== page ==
A developing story from NASA could transform the aerospace industry in Huntsville. The Marshall Space Flight Center will manage the lunar lander program, which will send man back to the moon by 2024, and then to Mars.
NASA Administrator Jim Bridenstine will be in the Rocket City on Friday, where one published report says he will hold an "all hands on deck" meeting with employees at 3 PM.
NASA officials tell WAAY 31 Huntsville is the perfect place to manage this part of the Artemis project, which will heavily rely on the private sector.
In July, NASA tabbed Marshall's Dr. Lisa Watson-Morgan, a Huntsville native, to oversee the development of the lander that will carry astronauts from the lunar gateway to the surface of the moon. This project will pave the way for a long-term human presence on the moon.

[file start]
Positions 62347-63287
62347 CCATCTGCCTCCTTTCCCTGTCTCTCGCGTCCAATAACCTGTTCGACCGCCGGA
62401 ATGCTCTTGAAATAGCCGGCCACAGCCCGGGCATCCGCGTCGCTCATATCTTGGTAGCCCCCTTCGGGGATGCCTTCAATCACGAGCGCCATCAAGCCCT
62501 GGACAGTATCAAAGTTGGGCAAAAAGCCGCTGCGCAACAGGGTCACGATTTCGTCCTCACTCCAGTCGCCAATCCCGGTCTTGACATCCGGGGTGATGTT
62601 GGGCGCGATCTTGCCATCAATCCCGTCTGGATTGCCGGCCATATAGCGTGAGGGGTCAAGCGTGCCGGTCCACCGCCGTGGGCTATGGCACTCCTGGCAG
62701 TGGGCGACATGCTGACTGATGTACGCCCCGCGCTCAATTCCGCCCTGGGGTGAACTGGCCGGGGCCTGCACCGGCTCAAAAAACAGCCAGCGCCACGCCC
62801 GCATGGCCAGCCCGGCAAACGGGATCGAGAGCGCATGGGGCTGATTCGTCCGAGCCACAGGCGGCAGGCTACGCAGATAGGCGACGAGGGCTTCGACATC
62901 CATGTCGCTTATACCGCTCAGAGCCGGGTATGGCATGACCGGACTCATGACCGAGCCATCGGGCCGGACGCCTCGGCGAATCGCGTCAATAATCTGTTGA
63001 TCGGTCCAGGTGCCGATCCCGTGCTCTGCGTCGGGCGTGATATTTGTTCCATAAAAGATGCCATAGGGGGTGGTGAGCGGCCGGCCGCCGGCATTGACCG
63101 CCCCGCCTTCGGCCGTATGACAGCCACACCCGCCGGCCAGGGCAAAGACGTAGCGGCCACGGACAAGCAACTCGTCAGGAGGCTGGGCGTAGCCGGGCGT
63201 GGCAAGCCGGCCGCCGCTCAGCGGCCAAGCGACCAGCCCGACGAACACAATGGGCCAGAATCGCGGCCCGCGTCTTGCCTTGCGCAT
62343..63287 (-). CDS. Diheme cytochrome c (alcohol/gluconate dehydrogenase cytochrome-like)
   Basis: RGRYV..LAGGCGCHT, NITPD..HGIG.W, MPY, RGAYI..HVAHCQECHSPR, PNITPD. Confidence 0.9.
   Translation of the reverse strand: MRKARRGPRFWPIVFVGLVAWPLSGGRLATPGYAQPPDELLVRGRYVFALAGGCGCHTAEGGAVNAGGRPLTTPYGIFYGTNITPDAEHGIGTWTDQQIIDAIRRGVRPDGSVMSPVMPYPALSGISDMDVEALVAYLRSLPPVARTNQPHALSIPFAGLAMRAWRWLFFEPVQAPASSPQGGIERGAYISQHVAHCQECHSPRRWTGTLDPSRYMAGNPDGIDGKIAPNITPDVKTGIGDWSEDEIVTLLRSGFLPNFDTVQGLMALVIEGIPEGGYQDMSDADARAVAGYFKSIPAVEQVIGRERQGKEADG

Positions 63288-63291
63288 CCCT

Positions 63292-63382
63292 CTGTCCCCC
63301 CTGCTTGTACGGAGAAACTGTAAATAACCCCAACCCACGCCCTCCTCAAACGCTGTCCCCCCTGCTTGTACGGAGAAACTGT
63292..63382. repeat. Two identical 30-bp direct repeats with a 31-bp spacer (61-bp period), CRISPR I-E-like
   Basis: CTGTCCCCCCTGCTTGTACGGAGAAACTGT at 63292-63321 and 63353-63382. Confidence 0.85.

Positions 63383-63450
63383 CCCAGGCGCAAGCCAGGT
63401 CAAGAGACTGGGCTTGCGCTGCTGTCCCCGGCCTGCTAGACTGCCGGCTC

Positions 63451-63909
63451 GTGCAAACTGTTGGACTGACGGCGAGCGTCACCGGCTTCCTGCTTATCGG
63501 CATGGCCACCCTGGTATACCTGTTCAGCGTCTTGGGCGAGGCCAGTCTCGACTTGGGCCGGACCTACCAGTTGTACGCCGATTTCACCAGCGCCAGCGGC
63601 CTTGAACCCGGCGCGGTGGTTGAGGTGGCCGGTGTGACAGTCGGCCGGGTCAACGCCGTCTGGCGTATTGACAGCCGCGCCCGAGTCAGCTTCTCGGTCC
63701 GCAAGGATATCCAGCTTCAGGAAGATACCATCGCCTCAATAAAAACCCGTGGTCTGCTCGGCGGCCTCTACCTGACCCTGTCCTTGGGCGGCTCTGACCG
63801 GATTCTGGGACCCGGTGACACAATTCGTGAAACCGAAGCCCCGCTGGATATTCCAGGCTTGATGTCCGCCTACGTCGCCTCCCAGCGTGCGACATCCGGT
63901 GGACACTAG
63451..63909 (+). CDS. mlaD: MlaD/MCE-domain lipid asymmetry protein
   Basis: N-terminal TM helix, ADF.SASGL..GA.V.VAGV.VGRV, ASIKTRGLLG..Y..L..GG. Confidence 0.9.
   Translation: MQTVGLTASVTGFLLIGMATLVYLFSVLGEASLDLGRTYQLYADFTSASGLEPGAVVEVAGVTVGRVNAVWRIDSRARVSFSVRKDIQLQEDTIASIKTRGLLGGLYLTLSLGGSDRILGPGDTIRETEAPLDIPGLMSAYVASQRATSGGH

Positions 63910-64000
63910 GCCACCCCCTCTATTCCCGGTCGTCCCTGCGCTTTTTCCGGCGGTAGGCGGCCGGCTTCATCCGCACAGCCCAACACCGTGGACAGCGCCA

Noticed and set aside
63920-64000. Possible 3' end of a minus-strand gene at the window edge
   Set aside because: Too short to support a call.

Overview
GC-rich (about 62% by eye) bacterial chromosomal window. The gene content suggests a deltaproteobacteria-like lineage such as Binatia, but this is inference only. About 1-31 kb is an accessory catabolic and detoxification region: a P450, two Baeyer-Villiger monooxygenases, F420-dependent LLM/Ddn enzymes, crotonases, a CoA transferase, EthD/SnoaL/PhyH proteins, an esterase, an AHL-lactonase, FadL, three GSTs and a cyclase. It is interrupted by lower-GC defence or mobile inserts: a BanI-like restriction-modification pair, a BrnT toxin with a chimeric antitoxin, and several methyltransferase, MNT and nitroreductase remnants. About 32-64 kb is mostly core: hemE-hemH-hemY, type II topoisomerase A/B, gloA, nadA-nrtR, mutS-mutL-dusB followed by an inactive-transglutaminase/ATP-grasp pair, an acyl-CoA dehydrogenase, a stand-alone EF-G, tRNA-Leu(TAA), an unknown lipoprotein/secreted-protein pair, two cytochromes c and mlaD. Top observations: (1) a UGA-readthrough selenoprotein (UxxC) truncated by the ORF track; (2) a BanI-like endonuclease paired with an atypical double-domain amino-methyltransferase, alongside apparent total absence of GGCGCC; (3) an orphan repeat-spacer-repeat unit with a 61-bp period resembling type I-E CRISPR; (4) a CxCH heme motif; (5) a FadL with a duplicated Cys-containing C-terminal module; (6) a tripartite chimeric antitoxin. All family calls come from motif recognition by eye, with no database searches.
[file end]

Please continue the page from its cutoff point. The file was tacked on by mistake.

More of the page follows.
WAAY 31 is told the lander project is currently in the early stages. It is unclear whether or not it will be fully built in Huntsville. NASA officials say this project will differ from Apollo, which took man to the moon 50 years ago.
In previous missions, NASA would mainly purchase the tools or equipment it needed. However, the Artemis project will rely heavily on working together with the private aerospace industry, which has a large footprint in North Alabama.
Tracy McMann at the Marshall Space Flight Center says the center has the right people and equipment in place for the project. An expansion will most likely not be needed.
We expect to learn more information Friday when NASA's chief talks to employees at the Marshall Space Flight Center. NASA emphasizes this project is not just a Huntsville effort, it's a nationwide effort.